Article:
John Kerry “Somewhere Over The Rainbow”

In his latest “Cut and Run” scheme to help lose the war on terror, John Kerry has now labeled his “Cut and Run” strategy as “over the horizon.” On June 22, 2006, before the Senate, speaking in support of his ill-fated and failed amendment 4442, Kerry said, “We maintain an over-the-horizon force to protect our security interests in the region.”

 

Catchy phrases aside, this one just reminds me too much of Judy Garland singing “Somewhere Over The Rainbow” in the classic movie, “The Wizard of Oz.”

 

John Kerry, the new “Cowardly Lion,” talks brave and bold, acting as if he hadn’t lost the 2004 Presidential election to George W. Bush. For reasons known only to him, Kerry feels he must ‘take charge’ and just as he recommended towards the end of the Viet Nam war (you do realize he served in Viet Nam), it becomes necessary to abandon a new and fledgling ally just when they may need us the most.

 

From the same speech above, Kerry seems to feel we must “hold the Iraqis feet to the fire” in order to force them to stand up and fight for their nation. To accomplish this Kerry ‘suggests,’ “Redeploying U.S. troops is necessary for success in Iraq, and it is necessary to be able to fight a more effective war on terror.” A little over a week earlier, this same Senator proposed another amendment calling for “the withdrawal of American Combat Troops by the end of 2006.” Of course, this went down in flames, as it deserved to.

 

To win, we must “withdraw,” according to Kerry at first. Now, since that measure failed, he sees “redeployment” as the answer and path to victory. Or is it the path to his relevance, in his mind? I guess the thought of just supporting our troops and ensuring they have the tools and materials needed for this long fight ahead doesn’t occur to him.

 

“Redeployment” coming from Kerry is a relatively new stand as historically he urges for “withdrawal” when it is apparent our troops are winning the battles. In 1971, during his infamous “testimony” before the anti-war Fulbright Commission, in urging an ‘immediate withdrawal’ from Viet Nam, Senator Kerry said, “we cannot fight communism all over the world.”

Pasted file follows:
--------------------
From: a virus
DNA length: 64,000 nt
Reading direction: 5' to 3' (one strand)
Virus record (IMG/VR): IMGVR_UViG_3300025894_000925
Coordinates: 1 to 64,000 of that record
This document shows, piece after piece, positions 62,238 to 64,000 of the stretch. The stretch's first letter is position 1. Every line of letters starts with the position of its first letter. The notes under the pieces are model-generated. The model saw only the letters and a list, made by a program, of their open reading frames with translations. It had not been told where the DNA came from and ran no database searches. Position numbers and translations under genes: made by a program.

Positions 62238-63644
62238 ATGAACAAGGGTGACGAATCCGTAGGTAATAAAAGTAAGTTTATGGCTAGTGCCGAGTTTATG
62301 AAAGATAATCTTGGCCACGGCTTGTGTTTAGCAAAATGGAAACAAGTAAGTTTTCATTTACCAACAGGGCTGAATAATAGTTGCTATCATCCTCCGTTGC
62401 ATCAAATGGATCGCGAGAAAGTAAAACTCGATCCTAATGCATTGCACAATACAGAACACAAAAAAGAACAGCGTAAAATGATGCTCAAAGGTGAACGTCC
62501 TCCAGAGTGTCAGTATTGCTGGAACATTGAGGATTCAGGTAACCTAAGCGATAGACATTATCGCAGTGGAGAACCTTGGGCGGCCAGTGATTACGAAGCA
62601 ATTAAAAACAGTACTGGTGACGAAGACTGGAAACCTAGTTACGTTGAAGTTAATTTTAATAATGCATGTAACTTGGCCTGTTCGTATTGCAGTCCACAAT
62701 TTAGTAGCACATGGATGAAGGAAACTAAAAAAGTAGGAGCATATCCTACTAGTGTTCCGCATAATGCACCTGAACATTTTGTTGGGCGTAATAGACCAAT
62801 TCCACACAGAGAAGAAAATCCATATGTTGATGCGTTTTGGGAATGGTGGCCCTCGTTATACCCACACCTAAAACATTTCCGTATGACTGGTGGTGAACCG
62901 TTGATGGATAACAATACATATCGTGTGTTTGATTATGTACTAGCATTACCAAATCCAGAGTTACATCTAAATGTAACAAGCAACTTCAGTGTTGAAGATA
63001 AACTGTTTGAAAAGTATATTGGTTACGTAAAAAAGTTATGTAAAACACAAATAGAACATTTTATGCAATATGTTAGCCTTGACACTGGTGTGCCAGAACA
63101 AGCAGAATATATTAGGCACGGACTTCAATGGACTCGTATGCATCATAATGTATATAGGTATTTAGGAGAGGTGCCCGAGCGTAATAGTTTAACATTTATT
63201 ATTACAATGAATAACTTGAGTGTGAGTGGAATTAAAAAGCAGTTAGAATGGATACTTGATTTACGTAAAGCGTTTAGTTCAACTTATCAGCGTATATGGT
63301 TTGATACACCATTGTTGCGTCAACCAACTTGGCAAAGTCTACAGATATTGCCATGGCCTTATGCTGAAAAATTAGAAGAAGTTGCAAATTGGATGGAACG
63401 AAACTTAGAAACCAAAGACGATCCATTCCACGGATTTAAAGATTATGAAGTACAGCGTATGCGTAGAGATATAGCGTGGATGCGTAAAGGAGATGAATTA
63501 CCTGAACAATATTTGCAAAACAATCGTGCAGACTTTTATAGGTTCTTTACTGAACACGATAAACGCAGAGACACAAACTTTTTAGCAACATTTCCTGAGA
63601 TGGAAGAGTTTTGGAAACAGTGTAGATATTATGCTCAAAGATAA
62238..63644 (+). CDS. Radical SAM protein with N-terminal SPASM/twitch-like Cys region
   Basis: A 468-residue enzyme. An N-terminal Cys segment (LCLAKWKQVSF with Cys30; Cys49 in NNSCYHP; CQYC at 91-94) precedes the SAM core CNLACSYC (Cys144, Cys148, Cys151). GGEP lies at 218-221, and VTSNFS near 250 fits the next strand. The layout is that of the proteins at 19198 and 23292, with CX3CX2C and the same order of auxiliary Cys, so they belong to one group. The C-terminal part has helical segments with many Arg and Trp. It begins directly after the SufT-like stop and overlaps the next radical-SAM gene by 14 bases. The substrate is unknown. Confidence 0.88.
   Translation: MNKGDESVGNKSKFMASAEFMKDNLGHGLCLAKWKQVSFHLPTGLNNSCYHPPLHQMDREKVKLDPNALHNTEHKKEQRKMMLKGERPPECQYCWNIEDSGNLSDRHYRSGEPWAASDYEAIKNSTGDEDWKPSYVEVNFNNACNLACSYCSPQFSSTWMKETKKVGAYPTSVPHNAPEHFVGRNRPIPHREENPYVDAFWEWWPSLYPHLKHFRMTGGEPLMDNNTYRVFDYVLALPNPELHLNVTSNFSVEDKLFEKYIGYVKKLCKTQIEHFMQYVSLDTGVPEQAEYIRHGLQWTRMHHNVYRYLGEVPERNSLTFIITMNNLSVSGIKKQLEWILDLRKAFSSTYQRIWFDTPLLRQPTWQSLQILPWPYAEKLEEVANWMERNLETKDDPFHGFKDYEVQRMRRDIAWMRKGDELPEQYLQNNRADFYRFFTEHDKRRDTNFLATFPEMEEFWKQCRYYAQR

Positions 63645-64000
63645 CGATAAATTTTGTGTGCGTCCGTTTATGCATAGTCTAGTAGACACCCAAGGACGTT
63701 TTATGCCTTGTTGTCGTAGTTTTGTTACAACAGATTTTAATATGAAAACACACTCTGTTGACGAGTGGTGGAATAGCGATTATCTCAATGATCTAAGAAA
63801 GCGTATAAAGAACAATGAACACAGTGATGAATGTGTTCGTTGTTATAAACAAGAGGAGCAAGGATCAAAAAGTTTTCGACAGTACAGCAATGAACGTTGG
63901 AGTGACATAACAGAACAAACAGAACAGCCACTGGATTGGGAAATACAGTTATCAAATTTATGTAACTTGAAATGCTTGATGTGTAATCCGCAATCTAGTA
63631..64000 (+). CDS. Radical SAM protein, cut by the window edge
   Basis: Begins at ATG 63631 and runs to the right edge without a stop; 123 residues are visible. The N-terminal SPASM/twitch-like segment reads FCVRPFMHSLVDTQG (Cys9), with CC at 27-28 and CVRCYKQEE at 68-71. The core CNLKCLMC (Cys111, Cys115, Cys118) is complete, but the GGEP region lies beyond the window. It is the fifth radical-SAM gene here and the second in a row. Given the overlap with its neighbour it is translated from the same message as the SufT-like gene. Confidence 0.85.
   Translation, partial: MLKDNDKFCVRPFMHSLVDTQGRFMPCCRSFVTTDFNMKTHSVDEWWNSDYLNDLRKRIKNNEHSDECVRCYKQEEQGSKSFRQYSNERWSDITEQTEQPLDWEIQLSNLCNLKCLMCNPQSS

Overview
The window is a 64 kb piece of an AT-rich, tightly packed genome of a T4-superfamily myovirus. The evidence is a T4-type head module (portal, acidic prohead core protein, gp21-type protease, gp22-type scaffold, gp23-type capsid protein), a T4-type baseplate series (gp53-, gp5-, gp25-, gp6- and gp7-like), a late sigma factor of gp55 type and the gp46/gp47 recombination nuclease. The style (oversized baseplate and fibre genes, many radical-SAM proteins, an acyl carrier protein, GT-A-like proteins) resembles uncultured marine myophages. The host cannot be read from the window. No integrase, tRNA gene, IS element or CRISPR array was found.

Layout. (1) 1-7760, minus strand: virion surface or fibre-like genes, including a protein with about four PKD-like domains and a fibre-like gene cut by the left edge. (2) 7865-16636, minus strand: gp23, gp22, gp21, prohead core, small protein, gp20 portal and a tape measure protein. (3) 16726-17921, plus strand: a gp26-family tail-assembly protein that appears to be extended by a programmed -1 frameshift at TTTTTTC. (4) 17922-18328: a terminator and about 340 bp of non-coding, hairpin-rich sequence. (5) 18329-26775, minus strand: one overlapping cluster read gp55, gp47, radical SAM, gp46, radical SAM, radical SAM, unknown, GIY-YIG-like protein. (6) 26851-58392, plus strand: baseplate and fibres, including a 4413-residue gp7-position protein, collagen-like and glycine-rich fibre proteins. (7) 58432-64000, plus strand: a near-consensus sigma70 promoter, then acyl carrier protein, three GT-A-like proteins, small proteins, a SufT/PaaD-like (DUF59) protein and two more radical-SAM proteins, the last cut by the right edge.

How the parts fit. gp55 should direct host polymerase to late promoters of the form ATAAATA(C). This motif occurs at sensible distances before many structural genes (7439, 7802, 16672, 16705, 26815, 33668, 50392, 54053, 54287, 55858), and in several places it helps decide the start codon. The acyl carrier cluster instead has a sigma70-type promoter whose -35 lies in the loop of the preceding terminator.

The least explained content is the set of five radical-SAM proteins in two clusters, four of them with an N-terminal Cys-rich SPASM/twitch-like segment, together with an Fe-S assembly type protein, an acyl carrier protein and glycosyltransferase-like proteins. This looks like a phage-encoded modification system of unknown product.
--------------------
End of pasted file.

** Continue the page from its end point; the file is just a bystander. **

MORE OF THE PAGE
In the struggle against Communism in the mid-eighties, Kerry took the side of the Communist leader in Nicaragua, Daniel Ortega. During his failed bid for the Presidency in 2004, he stated, "I’m proud that I stood against Ronald Reagan, not with him, when his intelligence agencies were abusing the Constitution of the United States and when he was running an illegal war in Central America."

 

In 1993, after the “Black Hawk Down” incident, then President Clinton proposed a six-month “draw down” of US forces in Somalia. In a speech on the Senate floor, Kerry is quoted as, “There is no doubt in my mind that the U.N. strategy for establishing security in Mogadishu has been a failure. But that is not a sufficient reason for the United States to withdraw at this moment, to cut and run.” Yet, in the same speech, he also said, “I think the President’s [Clinton] plan, as currently outlined, will allow us to step aside responsibly.” As I see it, retreat is retreat, whether immediate or gradual.

Since our departure from Somalia, one only need read the daily news of late to see what chaos that country became and recently how terrorists have fully conquered the country and are now imposing another repressive totalitarian regime.

Of the first Gulf War, Kerry’s position was in opposition of liberating Kuwait from the invasion of Saddam Hussein. During his speech to that effect, he said, “If we go to war in the next few days, it will not be because our immediate vital interests are so threatened and we have no other choice. It is not because of nuclear, chemical, biological weapons when, after all, Saddam Hussein had all those abilities or was working toward them for years–even while we armed him and refused to hold him accountable for using some of them. It will be because we set an artificial deadline. As we know, those who have been in war, there is no artificial wound, no artificial consequence of war.” Apparently, he now feels an “artificial deadline” is appropriate for withdrawal, excuse me, “redeployment” of our troops from the second go around with Saddam Hussein.